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Community Jameel, IRC collaborate to upscale healthcare response among refugees in Jordan

 

The Jordan Times

 

AMMAN — Community Jameel, a Saudi-based global philanthropy organisation, and the International Rescue Committee (IRC) have announced a new collaboration to tackle the ongoing refugee crisis in Jordan, which has been exacerbated by the outbreak of the coronavirus pandemic.
 
With worldwide cases of coronavirus totalling more than 7 million and climbing, the exponential and rapid growth of COVID-19 cases poses a “huge risk” to vulnerable populations such as refugees and displaced peoples, the Jordan News Agency, Petra, reported.
 
As announced at a virtual roundtable organised to discuss the issue, hosted by President of Community Jameel Hassan Jameel and IRC President and CEO David Miliband, the two organisations will work together to slow the spread of the virus, minimise transmission and reduce the secondary impacts of the outbreak across the MENA region.
 
The IRC has designed a “robust approach” to detect, prevent and help contain the outbreak of coronavirus, leveraging its experience in responding to infectious disease outbreaks of global concern, including Ebola, and more than 85 years of expertise in supporting people affected by conflicts and disasters.
 
Community Jameel is a global philanthropy organisation dedicated to innovating for a better future and already has a track record of supporting Syrian refugees in Jordan, launching the Transforming Refugee Education towards Excellence (TREE) programme in 2019 in collaboration with the Jameel World Education Lab at MIT, Save the Children, the Jordan Ministry of Education, Dubai Cares and Hikma.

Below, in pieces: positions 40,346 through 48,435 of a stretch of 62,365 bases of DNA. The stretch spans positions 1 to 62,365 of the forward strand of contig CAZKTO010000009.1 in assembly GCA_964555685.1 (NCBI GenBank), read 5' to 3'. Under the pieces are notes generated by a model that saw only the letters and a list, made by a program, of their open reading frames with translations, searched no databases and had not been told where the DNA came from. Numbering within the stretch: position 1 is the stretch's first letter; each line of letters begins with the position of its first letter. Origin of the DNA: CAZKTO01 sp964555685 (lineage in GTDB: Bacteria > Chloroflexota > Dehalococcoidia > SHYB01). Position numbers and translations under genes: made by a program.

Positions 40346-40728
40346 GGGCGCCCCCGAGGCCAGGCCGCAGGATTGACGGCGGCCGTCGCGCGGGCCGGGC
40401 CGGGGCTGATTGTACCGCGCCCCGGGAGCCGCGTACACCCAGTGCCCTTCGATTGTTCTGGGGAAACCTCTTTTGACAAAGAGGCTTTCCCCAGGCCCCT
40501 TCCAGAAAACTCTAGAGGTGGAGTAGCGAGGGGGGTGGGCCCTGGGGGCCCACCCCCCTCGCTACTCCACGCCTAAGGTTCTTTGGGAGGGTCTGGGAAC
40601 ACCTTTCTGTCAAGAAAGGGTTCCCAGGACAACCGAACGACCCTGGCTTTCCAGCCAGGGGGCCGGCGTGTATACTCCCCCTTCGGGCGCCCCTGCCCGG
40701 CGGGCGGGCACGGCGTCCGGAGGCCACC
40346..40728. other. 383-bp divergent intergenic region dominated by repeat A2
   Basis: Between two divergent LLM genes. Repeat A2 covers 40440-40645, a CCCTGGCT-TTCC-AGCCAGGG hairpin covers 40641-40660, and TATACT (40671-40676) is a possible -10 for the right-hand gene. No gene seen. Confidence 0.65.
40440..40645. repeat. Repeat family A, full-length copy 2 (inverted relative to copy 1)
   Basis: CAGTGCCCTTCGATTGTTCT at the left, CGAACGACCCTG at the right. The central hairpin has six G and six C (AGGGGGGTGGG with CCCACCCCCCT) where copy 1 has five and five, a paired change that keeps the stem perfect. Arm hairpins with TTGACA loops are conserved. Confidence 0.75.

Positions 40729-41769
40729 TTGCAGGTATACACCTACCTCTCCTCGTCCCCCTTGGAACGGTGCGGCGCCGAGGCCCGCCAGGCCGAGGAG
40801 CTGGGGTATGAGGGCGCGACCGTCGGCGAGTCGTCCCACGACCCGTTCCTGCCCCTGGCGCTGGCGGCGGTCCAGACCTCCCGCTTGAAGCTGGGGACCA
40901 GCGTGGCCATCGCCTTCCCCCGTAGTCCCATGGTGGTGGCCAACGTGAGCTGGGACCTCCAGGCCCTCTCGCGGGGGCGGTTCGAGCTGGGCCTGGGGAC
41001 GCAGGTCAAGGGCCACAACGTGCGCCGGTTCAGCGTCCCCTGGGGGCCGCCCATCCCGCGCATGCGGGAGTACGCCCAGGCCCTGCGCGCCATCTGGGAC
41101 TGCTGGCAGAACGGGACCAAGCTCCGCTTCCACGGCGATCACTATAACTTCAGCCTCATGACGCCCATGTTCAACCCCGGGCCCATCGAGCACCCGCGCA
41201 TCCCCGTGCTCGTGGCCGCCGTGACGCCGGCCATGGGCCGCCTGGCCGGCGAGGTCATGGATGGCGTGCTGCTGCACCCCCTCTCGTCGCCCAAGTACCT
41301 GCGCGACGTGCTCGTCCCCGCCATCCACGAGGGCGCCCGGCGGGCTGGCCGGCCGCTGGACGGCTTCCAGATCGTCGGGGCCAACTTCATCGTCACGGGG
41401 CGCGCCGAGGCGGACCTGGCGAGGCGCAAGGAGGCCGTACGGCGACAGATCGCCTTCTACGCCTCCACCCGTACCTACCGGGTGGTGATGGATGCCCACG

The IRC’s ongoing health programme is already “one of the largest NGO programmes of its kind” in Jordan, and with Community Jameel coming on board, both organisations will be able to scale their existing support in Jordan and across the MENA region.
 
In particular, the partnership will work to increase the distribution of personal protective equipment (PPE) and essential infection prevention and control supplies, cover costs of emergency medicines due to increased demands on clinics including to high-risk patients, provide assistance to the most vulnerable families to address health needs and support information outreach with partner organisations in Jordan through Turn (an informational app) and the Jordanian Ministry of Health’s coronavirus information hub, Petra reported.
 
Speaking during the session, Jameel emphasised the importance of collaboration and combining resources for the benefit of the region during the current challenging times: "COVID-19 is an exceptional crisis, and it is refugees and displaced persons who are being hit the hardest. We’re proud to build on our existing efforts supporting refugees in Jordan through this partnership, which will strengthen the frontline medical response to the virus in Jordan."
 
Miliband said: "COVID -19 adds a new dimension to the refugee crisis by creating a double emergency: an emergency of health care, because many of the refugees have underlying vulnerabilities, as well as a social and an economic emergency caused by the collateral damage of the virus and its lockdowns. We would like to thank Community Jameel for helping the IRC boost our healthcare response in Jordan to help reach those most vulnerable."
 
Sarra Ghazi, country director for IRC Jordan, said: "Since the first case of COVID-19 was officially confirmed in Jordan in early March, the IRC has been working closely with the government to protect refugees and vulnerable Jordanians from the virus. We will continue to do this for as long as is necessary to fight the pandemic, and working with Community Jameel will be vital in these efforts".
 
The partnership with IRC is the latest component of Community Jameel’s extensive COVID-19 response, which includes the work of the Jameel Institute at Imperial College London to model the spread of the virus, and the AI Cures initiative at the Jameel Clinic at MIT, which is applying machine learning to discover promising antiretrovirals to treat the disease.
 
 

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